Sunday, April 24, 2016

U.S. District Judge orders a recount of Amendment 1 vote.

On Thursday April 21st, Williamson County Circuit Court Judge Michael Binkley upheld Tennessee's method of counting ballots on the Amendment 1 constitutional amendment question which was passed by the voters in 2014.  Unfortunately that victory was short lived, because on Friday April 22nd U.S. District Judge Kevin Sharp ruled that the method of counting of votes on Amendment 1 was fundamentally unfair to the plaintiffs and ordered a recount using a different methodology.

Amendment 1 was the amendment to the Tennessee constitution that inserted  language empowering the legislature to enact, amend or repeal state statutes regarding abortion. The amendment did not outlaw abortions but allowed the state to impose reasonable limitations on abortion such as licensing requirements and waiting periods. It gave Tennessee the same right to regulate abortions as every other state. The language of the amendment was this: "Nothing in this Constitution secures or protects a right to abortion or requires the funding of an abortion. The people retain the right through their elected representatives and state senators to enact, amend, or repeal statutes regarding abortion, including, but not limited to, circumstances of pregnancy resulting from rape or incest or when necessary to save the life of the mother."

Due to a Tennessee Supreme Court decision in 2000 it was determined that the State constitution provided greater rights to abortion than did the Federal constitution and the State was prohibited from regulating the abortion industry.  As a result, Tennessee had become an abortion destination and one in four abortions in Tennessee in 2010 was sought by out-of-state women. This was a result of surrounding states being able to regulate abortions and Tennessee not being able to do so. To correct this and to restore to the legislature the power to regulate abortions which they had done prior to the 2000 State Supreme Court ruling, Amendment 1 was presented to the voters who approved the measure by 53 percent of the votes cast.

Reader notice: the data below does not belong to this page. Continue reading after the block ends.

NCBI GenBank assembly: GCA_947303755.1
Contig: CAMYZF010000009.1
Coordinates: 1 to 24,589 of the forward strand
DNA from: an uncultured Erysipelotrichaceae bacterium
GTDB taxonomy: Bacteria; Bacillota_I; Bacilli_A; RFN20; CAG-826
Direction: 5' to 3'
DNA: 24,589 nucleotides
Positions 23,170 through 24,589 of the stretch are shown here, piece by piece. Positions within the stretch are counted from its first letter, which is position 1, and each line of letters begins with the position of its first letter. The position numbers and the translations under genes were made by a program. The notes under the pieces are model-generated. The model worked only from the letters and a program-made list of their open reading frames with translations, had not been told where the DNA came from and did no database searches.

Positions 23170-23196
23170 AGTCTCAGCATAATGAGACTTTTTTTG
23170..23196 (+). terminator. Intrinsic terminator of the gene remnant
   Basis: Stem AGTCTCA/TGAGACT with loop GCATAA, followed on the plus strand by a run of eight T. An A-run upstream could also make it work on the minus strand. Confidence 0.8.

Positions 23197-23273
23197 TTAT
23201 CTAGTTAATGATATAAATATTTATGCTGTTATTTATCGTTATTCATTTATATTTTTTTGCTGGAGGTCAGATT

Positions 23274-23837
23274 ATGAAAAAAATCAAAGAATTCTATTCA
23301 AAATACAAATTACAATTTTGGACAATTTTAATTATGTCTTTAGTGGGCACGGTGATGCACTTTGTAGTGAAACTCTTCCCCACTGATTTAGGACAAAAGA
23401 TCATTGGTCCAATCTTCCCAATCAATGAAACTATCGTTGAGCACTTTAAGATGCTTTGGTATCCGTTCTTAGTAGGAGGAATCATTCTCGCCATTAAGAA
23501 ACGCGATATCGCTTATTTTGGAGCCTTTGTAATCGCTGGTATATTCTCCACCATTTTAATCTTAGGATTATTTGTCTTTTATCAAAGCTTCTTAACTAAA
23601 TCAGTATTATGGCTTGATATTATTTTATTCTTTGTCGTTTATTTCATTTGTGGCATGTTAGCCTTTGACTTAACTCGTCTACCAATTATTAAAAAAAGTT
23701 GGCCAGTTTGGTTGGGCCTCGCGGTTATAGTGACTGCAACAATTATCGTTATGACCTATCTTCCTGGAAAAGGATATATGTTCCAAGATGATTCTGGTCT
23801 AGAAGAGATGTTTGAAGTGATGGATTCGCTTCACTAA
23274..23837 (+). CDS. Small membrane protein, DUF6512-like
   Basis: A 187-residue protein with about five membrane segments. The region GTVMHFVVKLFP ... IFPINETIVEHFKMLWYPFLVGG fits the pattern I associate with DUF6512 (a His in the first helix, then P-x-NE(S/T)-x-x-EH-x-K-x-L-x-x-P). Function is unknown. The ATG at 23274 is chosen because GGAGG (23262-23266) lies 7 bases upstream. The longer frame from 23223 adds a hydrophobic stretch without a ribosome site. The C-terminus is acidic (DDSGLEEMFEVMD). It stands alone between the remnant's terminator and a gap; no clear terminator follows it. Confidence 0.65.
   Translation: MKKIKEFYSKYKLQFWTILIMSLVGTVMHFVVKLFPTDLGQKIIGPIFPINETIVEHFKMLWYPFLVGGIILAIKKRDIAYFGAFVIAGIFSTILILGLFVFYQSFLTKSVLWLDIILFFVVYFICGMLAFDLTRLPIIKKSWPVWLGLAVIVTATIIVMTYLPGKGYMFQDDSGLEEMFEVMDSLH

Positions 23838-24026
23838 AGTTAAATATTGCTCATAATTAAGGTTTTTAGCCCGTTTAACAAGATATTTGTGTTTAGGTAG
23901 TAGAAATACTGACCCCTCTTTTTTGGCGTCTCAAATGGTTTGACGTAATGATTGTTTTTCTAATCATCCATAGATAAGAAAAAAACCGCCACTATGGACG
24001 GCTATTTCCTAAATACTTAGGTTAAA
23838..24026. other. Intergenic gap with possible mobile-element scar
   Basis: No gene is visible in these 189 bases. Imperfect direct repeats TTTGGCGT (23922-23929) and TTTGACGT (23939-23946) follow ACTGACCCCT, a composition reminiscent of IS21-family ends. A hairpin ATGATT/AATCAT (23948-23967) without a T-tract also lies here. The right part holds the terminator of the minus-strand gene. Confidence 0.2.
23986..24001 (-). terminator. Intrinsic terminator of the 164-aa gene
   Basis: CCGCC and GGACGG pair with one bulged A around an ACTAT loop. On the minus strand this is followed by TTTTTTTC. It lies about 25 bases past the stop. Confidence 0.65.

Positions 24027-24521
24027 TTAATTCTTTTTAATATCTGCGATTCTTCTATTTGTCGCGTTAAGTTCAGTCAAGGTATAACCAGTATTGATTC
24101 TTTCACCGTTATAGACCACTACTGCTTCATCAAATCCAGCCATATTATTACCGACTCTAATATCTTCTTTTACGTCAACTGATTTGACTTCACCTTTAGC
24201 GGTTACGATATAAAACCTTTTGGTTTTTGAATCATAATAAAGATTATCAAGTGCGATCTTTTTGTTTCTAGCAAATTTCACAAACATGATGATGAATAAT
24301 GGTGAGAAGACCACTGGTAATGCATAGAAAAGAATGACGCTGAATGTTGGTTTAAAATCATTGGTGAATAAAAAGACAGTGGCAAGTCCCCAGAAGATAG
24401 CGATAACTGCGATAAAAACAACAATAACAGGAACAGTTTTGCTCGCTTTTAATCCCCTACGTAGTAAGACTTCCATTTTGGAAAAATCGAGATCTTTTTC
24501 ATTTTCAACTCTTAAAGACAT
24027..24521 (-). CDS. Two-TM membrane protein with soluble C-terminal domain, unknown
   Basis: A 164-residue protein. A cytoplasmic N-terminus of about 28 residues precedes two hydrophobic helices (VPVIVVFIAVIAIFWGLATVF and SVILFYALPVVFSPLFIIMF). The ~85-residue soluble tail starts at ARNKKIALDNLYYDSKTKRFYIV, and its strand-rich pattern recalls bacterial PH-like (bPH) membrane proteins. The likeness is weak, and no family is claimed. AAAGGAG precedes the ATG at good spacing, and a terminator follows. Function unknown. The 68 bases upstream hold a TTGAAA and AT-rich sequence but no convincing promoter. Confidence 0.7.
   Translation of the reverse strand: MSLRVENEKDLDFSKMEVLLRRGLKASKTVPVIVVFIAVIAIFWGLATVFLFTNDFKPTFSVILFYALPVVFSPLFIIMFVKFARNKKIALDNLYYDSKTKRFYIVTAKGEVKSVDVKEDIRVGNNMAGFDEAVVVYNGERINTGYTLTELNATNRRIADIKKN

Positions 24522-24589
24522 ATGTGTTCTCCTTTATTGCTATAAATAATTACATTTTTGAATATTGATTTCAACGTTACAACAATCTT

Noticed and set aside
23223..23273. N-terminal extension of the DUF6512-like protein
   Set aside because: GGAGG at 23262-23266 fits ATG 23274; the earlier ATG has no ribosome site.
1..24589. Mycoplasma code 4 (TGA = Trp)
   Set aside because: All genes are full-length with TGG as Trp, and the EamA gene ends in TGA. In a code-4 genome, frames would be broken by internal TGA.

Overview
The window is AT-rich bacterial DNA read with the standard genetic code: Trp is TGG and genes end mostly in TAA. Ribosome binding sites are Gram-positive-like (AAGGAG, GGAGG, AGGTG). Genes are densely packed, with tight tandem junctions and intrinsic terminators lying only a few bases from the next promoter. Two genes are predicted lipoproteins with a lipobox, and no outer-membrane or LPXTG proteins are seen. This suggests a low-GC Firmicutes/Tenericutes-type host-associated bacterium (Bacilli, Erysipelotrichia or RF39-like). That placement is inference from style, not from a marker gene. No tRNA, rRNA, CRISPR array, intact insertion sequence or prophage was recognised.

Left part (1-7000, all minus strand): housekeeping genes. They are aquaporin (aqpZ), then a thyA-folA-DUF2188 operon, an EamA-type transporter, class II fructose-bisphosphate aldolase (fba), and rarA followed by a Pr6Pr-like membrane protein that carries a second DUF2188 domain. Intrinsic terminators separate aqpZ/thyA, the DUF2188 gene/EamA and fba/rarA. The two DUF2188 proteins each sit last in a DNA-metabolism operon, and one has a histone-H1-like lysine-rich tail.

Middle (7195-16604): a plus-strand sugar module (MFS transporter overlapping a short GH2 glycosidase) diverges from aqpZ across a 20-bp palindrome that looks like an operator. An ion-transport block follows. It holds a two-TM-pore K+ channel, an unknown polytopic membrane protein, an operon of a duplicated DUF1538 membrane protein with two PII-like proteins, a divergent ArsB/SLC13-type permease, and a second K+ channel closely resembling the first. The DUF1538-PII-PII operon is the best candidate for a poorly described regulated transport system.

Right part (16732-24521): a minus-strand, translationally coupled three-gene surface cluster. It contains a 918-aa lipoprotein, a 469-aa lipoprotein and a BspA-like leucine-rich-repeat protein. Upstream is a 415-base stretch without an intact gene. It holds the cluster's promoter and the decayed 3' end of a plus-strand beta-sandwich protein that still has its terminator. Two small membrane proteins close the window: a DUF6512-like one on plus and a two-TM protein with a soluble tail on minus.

When abortion supporters lost the referendum, they challenged the method used to approve the measure. At issue is how to count the votes.  Article XI, Section 3 of the Tennessee Constitution says, "And if the people shall approve and ratify such amendment or amendments by a majority of all the citizens of the state voting for Governor, voting in their favor, such amendment or amendments shall become part of this Constitution."

Ever since the adoption of the Tennessee constitution, the way an amendment was approved is that  the amendment, not only had to win a majority of the votes but it had to have as many people vote on the amendment as voted for governor.  So, in order for an amendment to be approved, if 100,000 people voted for governor, then it did not matter if an amendment got 90,000 votes in favor and 9,999 in opposition it was not adopted.  It had to reach the threshold of  the same number as those who voted for governor had to vote on the amendment question.  Those challenging the approval of Amendment 1 are saying that, that method and reasoning is incorrect; that only those who actually voted for governor get to have their vote counted in the constitutional amendment referendum. 

At this time, Judge Sharp has only ruled that the vote be retabulated to exclude those who did not vote in the Governors race. That means my vote won't be counted. I purposely did not vote for governor in order to lower the threshold for Amendment 1. Judge Sharp did not set aside the result or order a new election. He also did not order that the other amendment on the ballot be recalculated. There is still hope that he will not sit aside the result of the amendment referendum.

In the November 2014 election, 1,353,728 people voted for governor and 1,386,355 voted on Amendment One; 729,163 voted in favor of Amendment 1 and 657,192 voted in opposition. So that means 32,627 voted on the Amendment 1 question, who did not vote in the Governors race and yet Amendment 1 won by 71,771 votes. If every person who voted on Amendment 1 but did not vote in the governors race voted for Amendment 1 and their vote is thrown out, Amendment 1 still wins by 38,344 votes.

For more on this issue see the following:

Federal judge orders recount of Amendment 1 voting
Federal judge orders recount of 2014 abortion ballot vote
For background see the following:
Vote Yes on 1. End Tennessee as an abortion destination state.
Amendment 1 lawsuit has no merit and is "absurd."
Why I am not voting for Bill Haslam

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